Hawk Is Dying

Indiewire columnist Anthony Kaufman recently passed along a two-pronged statement from producer Ted Hope about The Hawk Is Dying, the somewhat morose Paul Giamatti movie that opens at Manhattan’s Cinema Village tomorrow (on 3.30). Hope said Hawk is now in better shape than when it played to lousy reviews at Sundance 2006, and that he’s so proud of it that “if you go and aren’t truly glad you went, I will personally refund your money…just send me your ticket stub at This is That in New York…I promise.”


Michael Pitt, Paul Giamatti

I saw the Sundance version of Hawk, and it’s nothing close to the kind of film that might prompt anyone to demand a refund. What it is, or was when I saw it, is a movie that lulls you into a nice meditative calm, and then (if you’re running on less than five hours sleep the night before) slumber. I started thinking about catching a snooze very soon after this film began, and the impulse was at least partly about content. It didn’t seem a huge concern — I’ve become disciplined enough at sleep- ing during festival films that I can make myself wake up every ten minutes just to keep up with the plot.

The Hawk is Dying is basically about delusional losers putzing around. It’s not an embarassment, and I don’t see it hurting Giamatti’s career. We all have to work and pay the bills, and sometimes we work with friends for the wrong reasons, and moviegoers understand this, I think.

Set in the south, Hawk is about an owner of an auto upholstery shop named George (GIamatti) who lives with his grotesquely fat sister and her mentally challenged son Fred (Michael Pitt). George is into training falcons, and the footage of him capturing and training a red-tailed falcon is…uhm, educational. And intended as a metaphor about finding vigor and passion and overcoming the mundane stuff.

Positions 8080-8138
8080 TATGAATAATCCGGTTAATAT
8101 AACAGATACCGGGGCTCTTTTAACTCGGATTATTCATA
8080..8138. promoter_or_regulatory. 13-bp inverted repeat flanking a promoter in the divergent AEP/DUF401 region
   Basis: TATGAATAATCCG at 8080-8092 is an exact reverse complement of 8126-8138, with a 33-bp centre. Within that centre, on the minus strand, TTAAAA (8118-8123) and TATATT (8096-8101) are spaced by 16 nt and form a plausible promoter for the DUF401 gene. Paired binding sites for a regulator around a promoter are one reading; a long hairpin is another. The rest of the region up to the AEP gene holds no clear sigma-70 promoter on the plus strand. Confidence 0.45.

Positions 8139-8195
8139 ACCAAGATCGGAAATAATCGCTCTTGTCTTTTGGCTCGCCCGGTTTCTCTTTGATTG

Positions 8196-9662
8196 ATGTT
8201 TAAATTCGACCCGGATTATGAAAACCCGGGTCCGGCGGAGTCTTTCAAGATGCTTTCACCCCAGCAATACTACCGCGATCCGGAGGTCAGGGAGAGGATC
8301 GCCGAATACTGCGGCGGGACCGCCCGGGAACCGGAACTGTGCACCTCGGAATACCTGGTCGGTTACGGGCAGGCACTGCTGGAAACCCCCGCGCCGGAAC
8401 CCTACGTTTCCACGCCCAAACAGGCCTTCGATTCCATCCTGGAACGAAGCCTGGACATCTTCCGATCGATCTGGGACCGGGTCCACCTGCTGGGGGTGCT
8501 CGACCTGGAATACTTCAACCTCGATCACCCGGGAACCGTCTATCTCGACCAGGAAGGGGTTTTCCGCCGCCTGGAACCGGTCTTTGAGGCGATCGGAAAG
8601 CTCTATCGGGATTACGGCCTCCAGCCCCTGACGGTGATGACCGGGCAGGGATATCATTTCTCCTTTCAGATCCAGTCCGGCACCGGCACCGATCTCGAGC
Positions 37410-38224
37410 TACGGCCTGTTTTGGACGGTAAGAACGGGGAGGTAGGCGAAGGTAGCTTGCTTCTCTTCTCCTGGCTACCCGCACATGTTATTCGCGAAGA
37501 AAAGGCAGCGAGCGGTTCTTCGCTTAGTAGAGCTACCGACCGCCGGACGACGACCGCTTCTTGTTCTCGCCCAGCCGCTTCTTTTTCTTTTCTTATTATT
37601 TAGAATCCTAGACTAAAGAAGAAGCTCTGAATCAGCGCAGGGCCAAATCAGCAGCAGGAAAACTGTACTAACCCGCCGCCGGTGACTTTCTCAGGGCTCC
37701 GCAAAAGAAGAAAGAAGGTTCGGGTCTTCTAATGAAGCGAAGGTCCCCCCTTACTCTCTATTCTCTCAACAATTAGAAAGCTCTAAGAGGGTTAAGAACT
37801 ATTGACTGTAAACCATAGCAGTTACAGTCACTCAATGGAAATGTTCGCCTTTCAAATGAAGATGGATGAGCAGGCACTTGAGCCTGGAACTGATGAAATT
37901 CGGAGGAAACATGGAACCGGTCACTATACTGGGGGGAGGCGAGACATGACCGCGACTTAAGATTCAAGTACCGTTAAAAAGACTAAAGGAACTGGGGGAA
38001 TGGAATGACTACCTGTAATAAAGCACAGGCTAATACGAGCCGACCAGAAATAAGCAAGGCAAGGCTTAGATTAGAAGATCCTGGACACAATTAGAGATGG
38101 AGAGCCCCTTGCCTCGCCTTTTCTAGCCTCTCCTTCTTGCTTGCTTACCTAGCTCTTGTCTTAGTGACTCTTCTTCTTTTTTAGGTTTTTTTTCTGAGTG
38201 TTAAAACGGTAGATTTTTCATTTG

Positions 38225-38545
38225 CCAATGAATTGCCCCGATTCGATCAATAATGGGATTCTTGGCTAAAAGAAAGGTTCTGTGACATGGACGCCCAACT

But any movie that makes a Giamatti performance seem dull or running on empty is definitely doing something wrong, and Pitt really needs to play an average guy soon. Someone who smiles and wears clean clothes and brushes his teeth and talks in complete sentences. Pitt always plays barely articulate zone cases, and I’m starting to wonder if he can do anything else. And if you add a grotesquely fat character of either gender (even in an unobtrusive supporting role) you’ve got an oh-for-three situation.

“The film truly deserves to be seen on the big screen,” says the indefatigable Hope. “We are woefully close to a time when such films will only be available for download, but this, like many others, truly deserves to be seen with light passing through glorious celluloid. I know you know how crucial the early days of a film release are, so please if you don’t have plans for the end of the month, do all you can to get to Cinema Village (or wherever it is playing near you).

“It captures a tour de force performance by Paul Giamatti, raw and incredibly human. [Director Julian Goldberger’s expressionistic style is so well suited to Harry Crews’ tale (his first novel to make it to the screen), both are reinvented in the process. Ten years ago, this would be a film celebrated by the entire industry, but now that indie means something synonymous with the ‘cinema of quality’ that the French New Wave rebelled against so long ago, it gets marginalized precisely because of the wonderful risks it takes — the same very risks that made me and the great team that worked on it want to collaborate with Julian in the first place.

“I do love the phrase (perhaps slightly ironically) ‘vote with your dollars’, but I do think a ticket here is a vote against a steady diet of Norbits and Wild Hogs,” Hope adds. “I truly struggle every day on how we can make sure there is a business that can work that embraces challenging films, films that dare to aim towards art, that involve risk as part of their design. And of course, the key part is all of us buying tickets.”


4107